On May 2, Salvadoran gangs promised to halt forced recruitment of young people and declared schools “peace zones,” in an unprecedented act that comes in the context of a truce that began in March, but about which analysts remain skeptical.
“We declare that from now on, all forms of involuntary recruitment of juveniles and adults to our ranks are abolished,” declared Víctor Antonio García, a leader of Mara-18, one of the country’s two leading gangs, which together with Mara Salvatrucha (MS-13) invited the press, with the authorities’ endorsement, to the prison of Quezaltepeque, 25 km north of San Salvador.
The two gangs, which have become mafia-style organizations that act as shock troops for drug traffickers, alongside other crimes such as protection rackets and extortion, have around 32,000 members, 10,000 of them behind bars, and have made El Salvador the country with the second-highest homicide rate in the Americas.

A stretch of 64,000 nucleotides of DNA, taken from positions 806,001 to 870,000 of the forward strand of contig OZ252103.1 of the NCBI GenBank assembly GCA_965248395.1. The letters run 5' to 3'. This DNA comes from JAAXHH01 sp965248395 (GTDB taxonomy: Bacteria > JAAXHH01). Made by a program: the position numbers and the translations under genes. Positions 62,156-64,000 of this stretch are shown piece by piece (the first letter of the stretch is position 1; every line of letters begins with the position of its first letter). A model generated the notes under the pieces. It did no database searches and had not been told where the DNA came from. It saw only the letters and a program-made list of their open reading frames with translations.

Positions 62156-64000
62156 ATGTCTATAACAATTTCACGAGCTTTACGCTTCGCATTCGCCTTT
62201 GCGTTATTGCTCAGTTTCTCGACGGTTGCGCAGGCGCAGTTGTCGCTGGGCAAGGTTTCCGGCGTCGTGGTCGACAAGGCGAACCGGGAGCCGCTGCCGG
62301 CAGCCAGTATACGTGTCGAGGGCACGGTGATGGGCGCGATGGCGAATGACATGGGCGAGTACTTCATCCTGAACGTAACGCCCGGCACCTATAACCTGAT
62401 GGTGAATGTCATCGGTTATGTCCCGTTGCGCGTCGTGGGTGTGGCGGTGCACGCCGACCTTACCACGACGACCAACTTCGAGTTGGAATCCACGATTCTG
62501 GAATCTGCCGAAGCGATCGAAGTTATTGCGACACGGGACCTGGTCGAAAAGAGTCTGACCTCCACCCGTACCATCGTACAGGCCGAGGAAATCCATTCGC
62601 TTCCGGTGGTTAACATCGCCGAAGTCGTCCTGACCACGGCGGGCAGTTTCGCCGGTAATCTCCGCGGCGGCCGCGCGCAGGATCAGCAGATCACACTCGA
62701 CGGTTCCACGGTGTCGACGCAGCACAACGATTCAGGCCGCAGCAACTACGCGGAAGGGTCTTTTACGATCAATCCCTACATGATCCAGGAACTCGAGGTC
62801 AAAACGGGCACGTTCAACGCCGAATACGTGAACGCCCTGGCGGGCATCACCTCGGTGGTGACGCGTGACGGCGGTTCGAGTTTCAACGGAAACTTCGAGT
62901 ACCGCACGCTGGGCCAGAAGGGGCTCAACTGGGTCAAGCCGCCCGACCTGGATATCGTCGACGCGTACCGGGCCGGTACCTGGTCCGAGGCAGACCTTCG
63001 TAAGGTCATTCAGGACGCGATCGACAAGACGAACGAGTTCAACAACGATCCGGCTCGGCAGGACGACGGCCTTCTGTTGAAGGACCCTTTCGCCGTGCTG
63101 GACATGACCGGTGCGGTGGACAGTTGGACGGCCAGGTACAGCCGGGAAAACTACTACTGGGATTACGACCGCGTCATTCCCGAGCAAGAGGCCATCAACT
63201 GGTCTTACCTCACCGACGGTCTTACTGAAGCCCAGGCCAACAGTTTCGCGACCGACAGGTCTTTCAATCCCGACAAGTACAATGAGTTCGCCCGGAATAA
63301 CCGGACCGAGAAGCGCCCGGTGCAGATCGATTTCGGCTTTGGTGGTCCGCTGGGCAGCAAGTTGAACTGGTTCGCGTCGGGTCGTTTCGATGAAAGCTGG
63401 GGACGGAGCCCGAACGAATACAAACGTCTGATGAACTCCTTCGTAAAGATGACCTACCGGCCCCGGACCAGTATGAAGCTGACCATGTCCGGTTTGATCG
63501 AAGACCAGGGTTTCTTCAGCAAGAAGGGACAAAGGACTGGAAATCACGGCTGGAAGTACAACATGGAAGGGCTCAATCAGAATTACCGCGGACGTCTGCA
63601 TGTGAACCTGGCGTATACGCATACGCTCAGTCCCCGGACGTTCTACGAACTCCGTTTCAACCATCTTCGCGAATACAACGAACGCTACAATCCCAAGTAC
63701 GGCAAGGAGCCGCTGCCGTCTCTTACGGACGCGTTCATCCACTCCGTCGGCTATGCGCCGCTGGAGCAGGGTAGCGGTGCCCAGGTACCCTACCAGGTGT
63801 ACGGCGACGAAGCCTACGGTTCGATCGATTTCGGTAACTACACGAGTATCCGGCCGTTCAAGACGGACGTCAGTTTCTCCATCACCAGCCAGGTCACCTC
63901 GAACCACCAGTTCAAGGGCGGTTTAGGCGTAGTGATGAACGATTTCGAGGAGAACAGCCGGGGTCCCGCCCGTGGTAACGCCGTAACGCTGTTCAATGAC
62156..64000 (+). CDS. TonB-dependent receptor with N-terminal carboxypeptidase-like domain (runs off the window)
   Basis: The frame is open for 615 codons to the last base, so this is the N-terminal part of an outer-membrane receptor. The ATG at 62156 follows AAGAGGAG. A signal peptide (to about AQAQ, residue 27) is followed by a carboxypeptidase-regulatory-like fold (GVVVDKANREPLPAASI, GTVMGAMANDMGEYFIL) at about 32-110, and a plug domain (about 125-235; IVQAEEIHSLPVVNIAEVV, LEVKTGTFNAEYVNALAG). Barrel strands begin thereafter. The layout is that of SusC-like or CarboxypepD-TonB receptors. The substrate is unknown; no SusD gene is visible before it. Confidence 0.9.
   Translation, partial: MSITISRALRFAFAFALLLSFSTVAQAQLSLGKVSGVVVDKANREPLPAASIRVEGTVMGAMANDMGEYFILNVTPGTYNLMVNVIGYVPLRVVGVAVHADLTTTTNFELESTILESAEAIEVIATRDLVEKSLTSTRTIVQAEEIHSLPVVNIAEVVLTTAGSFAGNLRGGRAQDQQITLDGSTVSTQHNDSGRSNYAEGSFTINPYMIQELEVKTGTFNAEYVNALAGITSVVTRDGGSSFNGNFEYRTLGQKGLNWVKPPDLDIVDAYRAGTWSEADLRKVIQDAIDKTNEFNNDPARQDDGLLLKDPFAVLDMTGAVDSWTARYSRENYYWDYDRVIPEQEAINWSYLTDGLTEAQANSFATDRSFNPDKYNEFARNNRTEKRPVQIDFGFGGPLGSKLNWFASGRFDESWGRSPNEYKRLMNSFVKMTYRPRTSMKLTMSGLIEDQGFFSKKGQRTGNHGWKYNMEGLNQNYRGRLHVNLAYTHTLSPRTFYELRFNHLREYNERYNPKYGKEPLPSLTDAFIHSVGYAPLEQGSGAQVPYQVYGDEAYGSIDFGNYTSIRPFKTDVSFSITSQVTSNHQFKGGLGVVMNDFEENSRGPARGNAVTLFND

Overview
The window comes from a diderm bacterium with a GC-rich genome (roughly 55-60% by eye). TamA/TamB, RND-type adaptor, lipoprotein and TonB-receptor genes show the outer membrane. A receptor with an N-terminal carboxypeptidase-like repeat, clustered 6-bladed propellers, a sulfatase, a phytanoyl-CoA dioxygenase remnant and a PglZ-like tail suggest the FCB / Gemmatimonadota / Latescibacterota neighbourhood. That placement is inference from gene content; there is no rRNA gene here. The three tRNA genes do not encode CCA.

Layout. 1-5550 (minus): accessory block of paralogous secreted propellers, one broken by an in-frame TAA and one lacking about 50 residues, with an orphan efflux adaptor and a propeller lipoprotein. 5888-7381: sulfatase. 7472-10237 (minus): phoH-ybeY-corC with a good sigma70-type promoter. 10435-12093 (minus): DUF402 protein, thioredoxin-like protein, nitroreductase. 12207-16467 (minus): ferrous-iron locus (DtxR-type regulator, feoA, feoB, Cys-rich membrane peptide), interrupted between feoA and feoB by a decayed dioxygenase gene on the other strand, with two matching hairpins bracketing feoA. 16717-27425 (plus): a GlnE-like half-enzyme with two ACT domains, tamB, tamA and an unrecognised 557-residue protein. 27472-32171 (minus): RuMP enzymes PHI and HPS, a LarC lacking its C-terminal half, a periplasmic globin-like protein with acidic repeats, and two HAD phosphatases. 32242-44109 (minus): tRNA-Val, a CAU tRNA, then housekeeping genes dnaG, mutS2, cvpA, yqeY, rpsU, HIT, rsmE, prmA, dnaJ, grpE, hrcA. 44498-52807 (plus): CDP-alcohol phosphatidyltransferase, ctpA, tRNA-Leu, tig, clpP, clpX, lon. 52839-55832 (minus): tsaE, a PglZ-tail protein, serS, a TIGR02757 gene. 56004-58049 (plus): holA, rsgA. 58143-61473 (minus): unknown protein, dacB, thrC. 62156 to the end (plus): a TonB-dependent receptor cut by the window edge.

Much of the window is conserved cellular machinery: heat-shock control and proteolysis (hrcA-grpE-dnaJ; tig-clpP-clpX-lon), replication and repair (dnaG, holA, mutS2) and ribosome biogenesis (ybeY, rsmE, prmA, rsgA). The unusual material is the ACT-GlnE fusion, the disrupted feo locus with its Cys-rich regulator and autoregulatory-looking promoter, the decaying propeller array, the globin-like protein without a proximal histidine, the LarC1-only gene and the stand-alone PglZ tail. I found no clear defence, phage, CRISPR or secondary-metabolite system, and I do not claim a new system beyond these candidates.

On May 2, after a moment of silence for “all the victims” who have perished in the confrontation, 38-year-old García read a statement by both gangs — which have observed a truce since March 9 — in which they declared “all schools in the country, public and private, peace zones.”
Schools “will no longer be considered areas of disputed territory, enabling students and teachers to carry out their educational activities with complete normalcy and relieving parents of all their worries.”
Surrounded by around 200 heavily tattooed gang members, García maintained that the announcements form part of “a second gesture of good will” following the truce and have “the purpose of confirming our commitment to contribute to the pacification of El Salvador.”
The gangs used to keep schools under constant siege in order to recruit students starting at the age of 12.
Following the truce promoted by head Military chaplain Fabio Colindres and one-time guerrilla commander and former legislator Rául Mijango, the average number of homicides per day in El Salvador has fallen from 14 to 5, according to police sources.